I'm fascinated by the idea of valuing this wakeful interlude by engaging in activities that, for one reason or another, are done especially well in an hour between two sleeps.But here's a new article on the subject at BBC.com that a reader pointed out, and it made me want to revive the subject:
"For most of evolution we slept a certain way," says sleep psychologist Gregg Jacobs. "Waking up during the night is part of normal human physiology."When I first heard about this back in 2006, I thought it might "change my way of living":
The idea that we must sleep in a consolidated block could be damaging, he says, if it makes people who wake up at night anxious, as this anxiety can itself prohibit sleeps and is likely to seep into waking life too.
Russell Foster, a professor of circadian [body clock] neuroscience at Oxford, shares this point of view.
"Many people wake up at night and panic," he says. "I tell them that what they are experiencing is a throwback to the bi-modal sleep pattern."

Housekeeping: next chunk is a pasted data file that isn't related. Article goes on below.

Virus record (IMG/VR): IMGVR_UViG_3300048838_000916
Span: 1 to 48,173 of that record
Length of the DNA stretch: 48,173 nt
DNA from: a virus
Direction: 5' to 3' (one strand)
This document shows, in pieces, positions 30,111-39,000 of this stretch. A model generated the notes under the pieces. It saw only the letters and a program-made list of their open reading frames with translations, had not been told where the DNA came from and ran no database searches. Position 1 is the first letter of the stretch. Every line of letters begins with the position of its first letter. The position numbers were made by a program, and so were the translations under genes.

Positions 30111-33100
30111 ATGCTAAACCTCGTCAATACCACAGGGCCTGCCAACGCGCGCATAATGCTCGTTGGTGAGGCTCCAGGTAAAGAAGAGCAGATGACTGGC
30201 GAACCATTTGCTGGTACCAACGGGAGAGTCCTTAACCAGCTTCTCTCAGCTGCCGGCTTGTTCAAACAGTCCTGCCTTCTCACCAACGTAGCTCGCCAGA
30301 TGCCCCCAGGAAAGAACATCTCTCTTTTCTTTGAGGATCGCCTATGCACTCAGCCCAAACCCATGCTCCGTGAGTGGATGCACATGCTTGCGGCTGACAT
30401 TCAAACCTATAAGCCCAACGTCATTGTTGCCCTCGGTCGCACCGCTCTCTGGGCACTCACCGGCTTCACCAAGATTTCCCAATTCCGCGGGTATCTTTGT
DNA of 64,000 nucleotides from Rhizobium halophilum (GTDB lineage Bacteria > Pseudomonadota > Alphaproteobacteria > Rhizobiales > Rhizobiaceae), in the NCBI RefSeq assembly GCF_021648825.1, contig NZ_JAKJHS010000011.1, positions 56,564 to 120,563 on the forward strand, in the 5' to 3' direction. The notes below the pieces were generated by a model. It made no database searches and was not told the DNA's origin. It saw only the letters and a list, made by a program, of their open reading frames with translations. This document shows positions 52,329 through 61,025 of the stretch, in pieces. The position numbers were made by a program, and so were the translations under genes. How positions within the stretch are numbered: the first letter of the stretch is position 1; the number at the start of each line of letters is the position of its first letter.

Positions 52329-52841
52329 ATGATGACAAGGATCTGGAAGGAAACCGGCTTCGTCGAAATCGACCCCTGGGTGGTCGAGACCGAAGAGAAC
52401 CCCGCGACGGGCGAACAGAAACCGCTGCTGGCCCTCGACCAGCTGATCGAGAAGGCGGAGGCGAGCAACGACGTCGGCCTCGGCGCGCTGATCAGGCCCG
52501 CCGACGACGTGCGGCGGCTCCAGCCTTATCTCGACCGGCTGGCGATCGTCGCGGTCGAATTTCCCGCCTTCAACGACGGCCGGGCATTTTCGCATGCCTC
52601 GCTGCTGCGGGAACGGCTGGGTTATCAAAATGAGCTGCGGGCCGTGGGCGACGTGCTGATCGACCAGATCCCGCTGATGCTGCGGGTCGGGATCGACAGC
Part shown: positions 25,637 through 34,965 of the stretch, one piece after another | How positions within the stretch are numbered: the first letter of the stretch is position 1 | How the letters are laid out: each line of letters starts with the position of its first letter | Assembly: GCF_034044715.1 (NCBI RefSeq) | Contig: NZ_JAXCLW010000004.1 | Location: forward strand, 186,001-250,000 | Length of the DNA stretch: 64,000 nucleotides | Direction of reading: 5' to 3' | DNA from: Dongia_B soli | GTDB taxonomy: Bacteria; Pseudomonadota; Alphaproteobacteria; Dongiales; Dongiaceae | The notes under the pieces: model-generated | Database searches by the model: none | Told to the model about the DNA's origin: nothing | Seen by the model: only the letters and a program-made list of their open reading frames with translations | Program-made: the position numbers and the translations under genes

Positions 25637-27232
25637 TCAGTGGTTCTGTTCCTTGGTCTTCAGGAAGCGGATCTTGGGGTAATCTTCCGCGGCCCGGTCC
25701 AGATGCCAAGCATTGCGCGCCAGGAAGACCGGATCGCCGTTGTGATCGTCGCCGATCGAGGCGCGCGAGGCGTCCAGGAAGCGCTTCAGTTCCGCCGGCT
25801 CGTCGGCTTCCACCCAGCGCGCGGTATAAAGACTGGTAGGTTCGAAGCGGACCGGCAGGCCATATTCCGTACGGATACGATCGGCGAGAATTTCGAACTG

I have been thinking that it's just terrible to go to bed as early as 9 only to wake up and see that it's midnight. I've thought that it's important to stay up late enough that you won't just be taking what turns out to be merely a nap, a sleep snack that spoils my appetite for a full meal of sleep. Now, I'm going to think, it's time for first sleep. On waking at midnight, instead of thinking, oh, no, there's no way I can start the day this early if I can't get back to sleep. I'm going to think it's a valuable opportunity, use the time, and feel confident about the arrival of the wholly natural and not at all weird second sleep.Ah! But I did not change my way of living. And just last night, I encountered and experienced as a problem the very thing I was going to reconceptualize as a valuable opportunity. How fortuitous to have this reminder today!